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Univision's Intermediate Top

08/06/01 01:33:47 PM
by David Penn

Cabeza y hombros? Call it what you will, but an intermediate head and shoulders top could anticipate a test of year-to-date lows for Univision Communications.

Security:   UVN
Position:   N/A

One of the most interesting things about "The Ultimate Trading Guide," a book published by John R. Hill, et, al., is the support the authors give pattern recognition. This surprised me. If there is one area of technical analysis that is more maligned by non-technical analysts than any other, then surely pattern recognition is it. Where even the most hardcore fundamentalist will begrudgingly concede the validity of moving averages under some conditions, or will accept in general the concept of markets being overbought or oversold, nothing brings out the derision in some critics faster than a chartist talking about double bottoms or bump 'n' run reversals.

This underscores two notions: First, and most importantly, chart patterns are nothing more than graphic representations of actual buying and selling in the marketplace. Compared to concepts such as "forward earnings," chart patterns are far less abstract than their critics would admit. Simply because two different chartists interpret the same price action differently does not discount the validity of their interpretations--much less whatever action each chartist does or does not take as a result of these interpretations. A top formation by any other name, so to speak, still suggests that upside is limited; to a degree, what difference does it make if one chartist's triple top is another chartist's head and shoulders?

A possible intermediate top is announced by this head and shoulders formation in Univision.
Graphic provided by: MetaStock.
The second notion is that there can be much to gain from chart patterns on the intermediate level (meaning intermediate tops and bottoms off of relative highs and lows, shown on a daily chart of perhaps six months in duration). This is because the same type of relationship between buyers and sellers that occurs on a time frame of months, also occurs weekly, daily and intraday. A long-term top formation, one that has developed at the peak of an extended advance, will likely have a more significant breakout than that from an intermediate top formation. However, to overlook the intermediate-term swings that occur (and that are often anticipated by intermediate chart patterns) can mean missing out on a number of opportunities.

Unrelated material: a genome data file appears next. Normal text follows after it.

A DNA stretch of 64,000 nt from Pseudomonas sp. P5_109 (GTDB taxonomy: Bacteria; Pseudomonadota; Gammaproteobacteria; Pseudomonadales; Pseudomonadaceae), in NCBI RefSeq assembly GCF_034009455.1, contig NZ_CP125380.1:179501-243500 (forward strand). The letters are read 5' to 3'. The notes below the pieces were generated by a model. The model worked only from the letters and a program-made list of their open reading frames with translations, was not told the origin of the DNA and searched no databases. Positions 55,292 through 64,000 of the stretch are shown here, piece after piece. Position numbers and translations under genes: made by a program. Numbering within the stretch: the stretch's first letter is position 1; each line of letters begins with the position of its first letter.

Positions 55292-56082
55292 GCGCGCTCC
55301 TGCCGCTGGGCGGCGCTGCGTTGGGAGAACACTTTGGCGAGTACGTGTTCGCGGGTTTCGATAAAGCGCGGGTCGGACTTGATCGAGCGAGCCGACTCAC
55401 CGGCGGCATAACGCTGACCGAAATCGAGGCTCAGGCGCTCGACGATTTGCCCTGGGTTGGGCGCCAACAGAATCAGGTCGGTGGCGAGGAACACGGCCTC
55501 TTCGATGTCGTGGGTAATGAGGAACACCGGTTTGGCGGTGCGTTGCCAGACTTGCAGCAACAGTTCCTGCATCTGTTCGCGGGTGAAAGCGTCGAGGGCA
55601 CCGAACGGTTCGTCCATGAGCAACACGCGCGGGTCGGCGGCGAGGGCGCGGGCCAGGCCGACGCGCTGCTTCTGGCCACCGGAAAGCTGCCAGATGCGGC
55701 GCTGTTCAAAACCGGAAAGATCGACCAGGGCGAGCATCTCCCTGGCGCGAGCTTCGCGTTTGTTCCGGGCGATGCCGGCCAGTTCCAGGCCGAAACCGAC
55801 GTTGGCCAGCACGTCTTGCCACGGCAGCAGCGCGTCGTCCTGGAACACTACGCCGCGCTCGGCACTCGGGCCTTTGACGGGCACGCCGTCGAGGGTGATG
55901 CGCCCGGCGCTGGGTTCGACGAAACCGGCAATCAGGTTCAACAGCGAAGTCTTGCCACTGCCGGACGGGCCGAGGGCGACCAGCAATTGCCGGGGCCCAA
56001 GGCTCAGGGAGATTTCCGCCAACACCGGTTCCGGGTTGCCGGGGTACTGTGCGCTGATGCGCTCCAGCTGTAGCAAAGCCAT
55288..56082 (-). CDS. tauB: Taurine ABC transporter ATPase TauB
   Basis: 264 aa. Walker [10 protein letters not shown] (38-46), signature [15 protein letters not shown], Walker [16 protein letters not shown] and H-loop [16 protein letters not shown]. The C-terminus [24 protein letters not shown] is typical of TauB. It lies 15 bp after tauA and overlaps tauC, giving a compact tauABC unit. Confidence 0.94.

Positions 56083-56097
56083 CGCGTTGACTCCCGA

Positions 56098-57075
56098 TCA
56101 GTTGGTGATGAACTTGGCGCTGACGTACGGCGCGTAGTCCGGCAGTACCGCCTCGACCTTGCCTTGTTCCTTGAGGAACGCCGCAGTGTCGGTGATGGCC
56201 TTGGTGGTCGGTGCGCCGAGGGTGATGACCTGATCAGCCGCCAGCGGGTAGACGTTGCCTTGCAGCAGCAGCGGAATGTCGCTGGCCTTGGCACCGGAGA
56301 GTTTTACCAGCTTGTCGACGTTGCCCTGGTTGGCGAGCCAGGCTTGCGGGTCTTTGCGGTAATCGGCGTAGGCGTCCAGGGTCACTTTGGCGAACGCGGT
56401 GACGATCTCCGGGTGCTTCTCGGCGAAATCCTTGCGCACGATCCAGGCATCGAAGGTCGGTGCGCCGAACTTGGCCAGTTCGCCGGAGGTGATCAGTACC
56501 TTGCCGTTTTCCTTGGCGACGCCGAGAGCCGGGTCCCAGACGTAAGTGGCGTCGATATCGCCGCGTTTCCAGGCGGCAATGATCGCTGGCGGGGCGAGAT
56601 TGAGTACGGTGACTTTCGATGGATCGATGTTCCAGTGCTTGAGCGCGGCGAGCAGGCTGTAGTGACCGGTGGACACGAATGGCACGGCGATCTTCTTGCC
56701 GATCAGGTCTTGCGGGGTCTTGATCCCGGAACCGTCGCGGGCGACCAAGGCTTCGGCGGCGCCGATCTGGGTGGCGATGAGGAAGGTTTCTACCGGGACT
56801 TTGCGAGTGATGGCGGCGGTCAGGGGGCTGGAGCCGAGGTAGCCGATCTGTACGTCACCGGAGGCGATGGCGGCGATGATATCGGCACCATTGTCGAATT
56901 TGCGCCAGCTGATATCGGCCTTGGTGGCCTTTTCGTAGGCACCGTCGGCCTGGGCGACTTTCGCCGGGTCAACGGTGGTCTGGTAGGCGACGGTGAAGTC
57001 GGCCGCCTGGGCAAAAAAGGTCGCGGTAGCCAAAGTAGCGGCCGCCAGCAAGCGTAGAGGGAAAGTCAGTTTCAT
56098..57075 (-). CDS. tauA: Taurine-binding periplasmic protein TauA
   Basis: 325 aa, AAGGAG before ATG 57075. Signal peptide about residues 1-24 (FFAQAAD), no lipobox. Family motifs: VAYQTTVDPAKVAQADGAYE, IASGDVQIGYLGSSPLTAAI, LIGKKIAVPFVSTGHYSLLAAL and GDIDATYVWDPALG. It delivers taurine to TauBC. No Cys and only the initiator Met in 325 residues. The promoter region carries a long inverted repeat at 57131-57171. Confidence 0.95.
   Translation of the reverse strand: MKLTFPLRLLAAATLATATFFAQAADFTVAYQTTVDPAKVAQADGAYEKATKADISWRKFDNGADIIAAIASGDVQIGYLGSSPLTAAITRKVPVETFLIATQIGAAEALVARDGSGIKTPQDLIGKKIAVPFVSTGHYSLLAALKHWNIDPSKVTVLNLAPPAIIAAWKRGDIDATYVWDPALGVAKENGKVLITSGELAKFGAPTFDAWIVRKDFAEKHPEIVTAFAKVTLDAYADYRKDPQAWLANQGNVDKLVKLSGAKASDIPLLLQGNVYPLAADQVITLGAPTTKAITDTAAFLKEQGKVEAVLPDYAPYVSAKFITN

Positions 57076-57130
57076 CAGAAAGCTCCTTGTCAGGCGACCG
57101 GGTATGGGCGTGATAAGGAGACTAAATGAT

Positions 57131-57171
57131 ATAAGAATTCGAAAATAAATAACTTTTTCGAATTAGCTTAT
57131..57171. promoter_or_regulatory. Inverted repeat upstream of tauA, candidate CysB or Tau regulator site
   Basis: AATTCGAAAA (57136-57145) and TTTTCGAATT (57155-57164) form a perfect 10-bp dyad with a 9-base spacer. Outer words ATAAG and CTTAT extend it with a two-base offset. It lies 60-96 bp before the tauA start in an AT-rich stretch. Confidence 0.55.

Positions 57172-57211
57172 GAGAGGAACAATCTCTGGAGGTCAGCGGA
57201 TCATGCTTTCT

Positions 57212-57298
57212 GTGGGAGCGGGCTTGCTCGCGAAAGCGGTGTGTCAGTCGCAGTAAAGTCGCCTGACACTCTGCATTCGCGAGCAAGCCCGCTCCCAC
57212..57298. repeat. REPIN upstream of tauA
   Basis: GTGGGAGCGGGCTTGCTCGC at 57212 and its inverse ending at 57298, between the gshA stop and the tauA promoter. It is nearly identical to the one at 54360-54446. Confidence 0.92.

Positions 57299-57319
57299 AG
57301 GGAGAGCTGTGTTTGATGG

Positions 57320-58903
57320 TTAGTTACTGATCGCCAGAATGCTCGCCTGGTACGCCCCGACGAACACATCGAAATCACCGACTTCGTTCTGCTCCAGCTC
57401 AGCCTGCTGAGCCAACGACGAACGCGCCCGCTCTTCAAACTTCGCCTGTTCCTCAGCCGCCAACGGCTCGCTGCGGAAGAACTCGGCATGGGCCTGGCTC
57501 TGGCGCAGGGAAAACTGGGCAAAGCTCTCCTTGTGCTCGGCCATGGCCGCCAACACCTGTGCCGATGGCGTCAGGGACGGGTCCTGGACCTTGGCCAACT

The intermediate head and shoulders top in Univision Communications, a major Spanish-language media corporation, is perhaps one example. This intermediate head and shoulders top develops as part of a rally from a December peak of about 52. The correction from the December peak bottomed in February at 37.5 and prices began, somewhat haltingly, to move up in the spring. The intermediate head and shoulders top features peaks at 45 in late April, 47 in late May/early June, and 43 in early July consecutively, with a neckline at 39.25. As the chart shows, Univision broke out on the downside in late July, pulled back to the neckline, and resumed its descent in August. This pullback, as is the case with many formations, is somewhat of a blessing in disguise-- insofar as it reinforces the neckline as a new area of resistance to any immediate short-term rebound.

A downside breakout from this intermediate formation, if proportionate to the formation size, could take Univision as low as 31. A move to 31 would require Univision to break through at least two levels of support. The first is at about 38, which represents the trough before the April rally, and the second at 37.5, which represents the trough at the end of the correction from the December peak. However, a successful test of the year-to-date lows would represent an excellent opportunity for those who prefer to go long to set their sights on Univision.

David Penn

Technical Writer for Technical Analysis of STOCKS & COMMODITIES magazine,, and Advantage.

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Date: 08/07/01Rank: Comment: Your aticles are great but I have a problem with you guys supplying Metastock formulas and not supporting other platforms. I have TradeStation and there are a number of other platforms out there that could use this information. My view is that if you re going to supply this information then supply it for all the majors or don t do any and just supply a very detailed discription of the scan or system and let the reader program their software accordingly. Thanks. Regards, Michael Ugljesa P.S. I have nothing against Metastock.

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